Wild yam is a plant native to North America, Mexico, and parts of Asia for treating menstrual cramps, PMS, rheumatism, and digestive problems.

 

Chasteberry is an herb that treats women's health issues, including reducing symptoms of PMS and menopause and helping to normalize estrogen and progesterone levels.

 

Evening primrose is another herb that is highly effective in treating premenstrual syndrome (PMS) and menopause symptoms and helping to improve women's hormonal health.

 

Zuma Nutrition has combined these herbs into a single herbal formula for women's hormonal health. Our unique formula uses a therapeutic dose extraction process that makes them significantly more potent than teas, powders, or capsules.

 

Our Happy Hormones Tonic may help reduce menopause symptoms, balance hormone levels, improve hormonal health, regulate the menstrual cycle, provide PMS relief, and regulate and support the health of the endocrine system.†

 

Happy Hormones Tonic

 

The active compounds in these herbs can affect hormonal balance. Therefore, they may provide excellent support during this transitional period of life.

 

Summary

 

Hot flashes are sudden flare-ups of burning skin, often causing drenching sweat that can last anywhere from 30 seconds to 5 minutes. They are most commonly associated with women going through menopause, which typically occurs for women in their 40s. 

 

Menopause occurs 12 months after a woman's last period. During the years leading up to menopause point, women may also experience hot flashes and changes in their monthly cycles, among other symptoms. This period leading up to menopause is the menopausal transition or perimenopause.

 

Menopause occurs naturally when a woman's ovaries run out of functioning eggs. When this happens, women are no longer able to get pregnant naturally. So, menopause marks the time in a women's life when the window for childbirth is coming to a close.

 

Changes in estrogen production that occur during menopause can have many effects throughout the body and are the primary cause of the symptoms associated with menopause, such as: 

 

  • hot flashes
  • chills
  • sleep problems
  • mood changes
  • weight gain
  • vaginal dryness
  • among other symptoms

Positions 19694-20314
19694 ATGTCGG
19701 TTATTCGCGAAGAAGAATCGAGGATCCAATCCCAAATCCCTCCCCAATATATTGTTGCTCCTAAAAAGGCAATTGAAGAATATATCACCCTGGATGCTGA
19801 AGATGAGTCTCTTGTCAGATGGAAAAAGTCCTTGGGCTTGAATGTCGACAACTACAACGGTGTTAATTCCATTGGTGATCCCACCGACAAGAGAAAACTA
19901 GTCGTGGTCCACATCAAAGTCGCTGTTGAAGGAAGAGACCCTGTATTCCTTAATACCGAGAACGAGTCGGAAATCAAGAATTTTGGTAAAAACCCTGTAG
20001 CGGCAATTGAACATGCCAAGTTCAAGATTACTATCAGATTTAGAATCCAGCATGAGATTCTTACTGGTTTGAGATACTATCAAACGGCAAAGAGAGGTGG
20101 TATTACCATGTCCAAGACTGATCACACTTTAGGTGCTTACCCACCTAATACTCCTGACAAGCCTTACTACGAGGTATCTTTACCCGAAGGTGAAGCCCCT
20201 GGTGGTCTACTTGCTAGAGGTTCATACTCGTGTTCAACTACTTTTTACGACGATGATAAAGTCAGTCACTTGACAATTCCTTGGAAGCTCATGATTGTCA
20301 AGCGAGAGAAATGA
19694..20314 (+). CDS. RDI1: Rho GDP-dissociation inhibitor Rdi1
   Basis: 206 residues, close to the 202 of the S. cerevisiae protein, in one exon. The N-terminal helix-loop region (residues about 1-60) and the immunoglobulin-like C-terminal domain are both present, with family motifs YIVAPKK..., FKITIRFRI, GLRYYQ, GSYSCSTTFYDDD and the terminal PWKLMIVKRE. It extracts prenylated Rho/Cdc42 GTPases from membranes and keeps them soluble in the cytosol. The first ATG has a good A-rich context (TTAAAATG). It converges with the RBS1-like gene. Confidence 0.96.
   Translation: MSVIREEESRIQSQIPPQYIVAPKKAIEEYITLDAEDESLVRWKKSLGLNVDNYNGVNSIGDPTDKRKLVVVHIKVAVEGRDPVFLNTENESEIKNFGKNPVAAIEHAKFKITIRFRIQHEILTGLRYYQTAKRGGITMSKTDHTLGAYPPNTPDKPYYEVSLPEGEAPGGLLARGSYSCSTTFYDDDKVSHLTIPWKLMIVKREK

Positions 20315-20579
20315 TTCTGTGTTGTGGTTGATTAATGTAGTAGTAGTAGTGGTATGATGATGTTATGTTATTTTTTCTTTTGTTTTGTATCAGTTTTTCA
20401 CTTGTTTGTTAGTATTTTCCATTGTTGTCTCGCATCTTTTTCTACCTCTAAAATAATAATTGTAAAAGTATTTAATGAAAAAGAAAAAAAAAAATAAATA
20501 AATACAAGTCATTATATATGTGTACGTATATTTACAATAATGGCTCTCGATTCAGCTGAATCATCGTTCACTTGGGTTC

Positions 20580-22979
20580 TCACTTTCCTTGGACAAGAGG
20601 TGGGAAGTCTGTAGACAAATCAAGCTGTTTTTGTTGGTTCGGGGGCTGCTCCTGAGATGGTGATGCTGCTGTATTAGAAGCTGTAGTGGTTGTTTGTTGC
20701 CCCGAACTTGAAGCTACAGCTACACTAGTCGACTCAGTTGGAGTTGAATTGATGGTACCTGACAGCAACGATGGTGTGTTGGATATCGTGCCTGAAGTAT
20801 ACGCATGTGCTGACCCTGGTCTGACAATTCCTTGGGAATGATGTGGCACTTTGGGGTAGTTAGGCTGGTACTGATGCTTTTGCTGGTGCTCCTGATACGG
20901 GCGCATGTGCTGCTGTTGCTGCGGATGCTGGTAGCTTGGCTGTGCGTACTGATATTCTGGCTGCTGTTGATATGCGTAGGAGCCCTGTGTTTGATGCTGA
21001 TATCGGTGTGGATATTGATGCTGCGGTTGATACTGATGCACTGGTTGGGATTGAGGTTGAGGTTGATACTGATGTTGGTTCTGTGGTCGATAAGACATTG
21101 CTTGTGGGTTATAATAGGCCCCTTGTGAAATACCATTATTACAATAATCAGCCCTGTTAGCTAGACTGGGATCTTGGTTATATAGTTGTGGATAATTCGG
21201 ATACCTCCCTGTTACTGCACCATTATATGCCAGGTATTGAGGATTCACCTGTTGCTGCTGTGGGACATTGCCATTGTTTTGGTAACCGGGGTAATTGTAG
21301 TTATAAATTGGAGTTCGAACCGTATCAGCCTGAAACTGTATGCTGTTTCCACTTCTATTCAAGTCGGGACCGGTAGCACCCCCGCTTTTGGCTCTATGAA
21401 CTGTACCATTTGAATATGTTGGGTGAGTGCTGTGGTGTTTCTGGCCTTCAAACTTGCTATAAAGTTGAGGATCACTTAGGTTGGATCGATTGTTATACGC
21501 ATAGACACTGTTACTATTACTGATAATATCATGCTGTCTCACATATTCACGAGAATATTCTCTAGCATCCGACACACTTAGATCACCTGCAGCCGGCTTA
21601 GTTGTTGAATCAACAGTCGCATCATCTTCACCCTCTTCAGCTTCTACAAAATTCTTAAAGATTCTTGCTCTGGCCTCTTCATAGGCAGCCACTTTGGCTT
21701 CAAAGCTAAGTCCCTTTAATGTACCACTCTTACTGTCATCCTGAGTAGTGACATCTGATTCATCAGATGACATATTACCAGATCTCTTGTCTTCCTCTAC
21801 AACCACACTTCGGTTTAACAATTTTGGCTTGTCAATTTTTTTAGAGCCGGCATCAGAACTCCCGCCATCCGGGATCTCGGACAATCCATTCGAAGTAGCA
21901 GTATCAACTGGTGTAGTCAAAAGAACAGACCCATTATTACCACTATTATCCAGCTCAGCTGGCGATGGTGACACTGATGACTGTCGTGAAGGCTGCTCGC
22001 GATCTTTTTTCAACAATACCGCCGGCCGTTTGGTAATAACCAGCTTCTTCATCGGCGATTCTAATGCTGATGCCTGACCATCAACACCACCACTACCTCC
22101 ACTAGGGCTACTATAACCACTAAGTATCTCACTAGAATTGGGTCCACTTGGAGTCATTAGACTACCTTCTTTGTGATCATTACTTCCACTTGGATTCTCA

Menopause and menopause symptoms can last anywhere from 7-14 years. Menopause itself, on average, occurs in women between the ages of 46 and 53. Hot flashes tend to be most frequent in the two years following menopause. 

 

Certain risk factors may determine whether or not you get hot flashes, how often you get hot flashes, and how intense these hot flashes are. 

 

There are a few ways to stop hot flashes fast once they set it. It is, of course, best to try to prevent hot flashes in the first place by keeping your body cool. However, when a hot moment comes on, try sitting down (in a cool area if you can) and focus on deep, slow abdominal breathing, aiming for as little as 5 to 7 breaths per minute. Deep breathing can trigger your parasympathetic nervous system to kick in, which can help relax and cool your body and help regulate your temperature.

 

Focusing on holistic care of your health and well-being may help prevent hot flashes and other menopause symptoms. Eating healthy, avoiding toxins, staying hydrated, exercising regularly, getting adequate sleep, and keeping stress levels low are critical to managing your hot flashes and menopause symptoms.

 

In addition, certain herbs, such as those in our Happy Hormones Tonic, may work wonders in helping you manage your hormone levels.

 

Menopause is a part of life and a time of great transition for women. Taking care of your body and focusing on self-care can help you move through this period more gracefully and hopefully with less uncomfortable symptoms like hot flashes.

 

 

 

 

References:

https://www.ncbi.nlm.nih.gov/books/NBK507826/

https://www.ncbi.nlm.nih.gov/pmc/articles/PMC4890704/

https://www.ncbi.nlm.nih.gov/books/NBK539827/

https://www.ncbi.nlm.nih.gov/pmc/articles/PMC6459071/

https://www.ncbi.nlm.nih.gov/books/NBK538260/

https://www.ncbi.nlm.nih.gov/pmc/articles/PMC6206851/

https://pubmed.ncbi.nlm.nih.gov/30000866/

https://pubmed.ncbi.nlm.nih.gov/23136064/

https://www.ncbi.nlm.nih.gov/pmc/articles/PMC4027291/

https://www.ncbi.nlm.nih.gov/pmc/articles/PMC4029542/

https://pubmed.ncbi.nlm.nih.gov/11428178/

https://www.ncbi.nlm.nih.gov/pmc/articles/PMC6718646/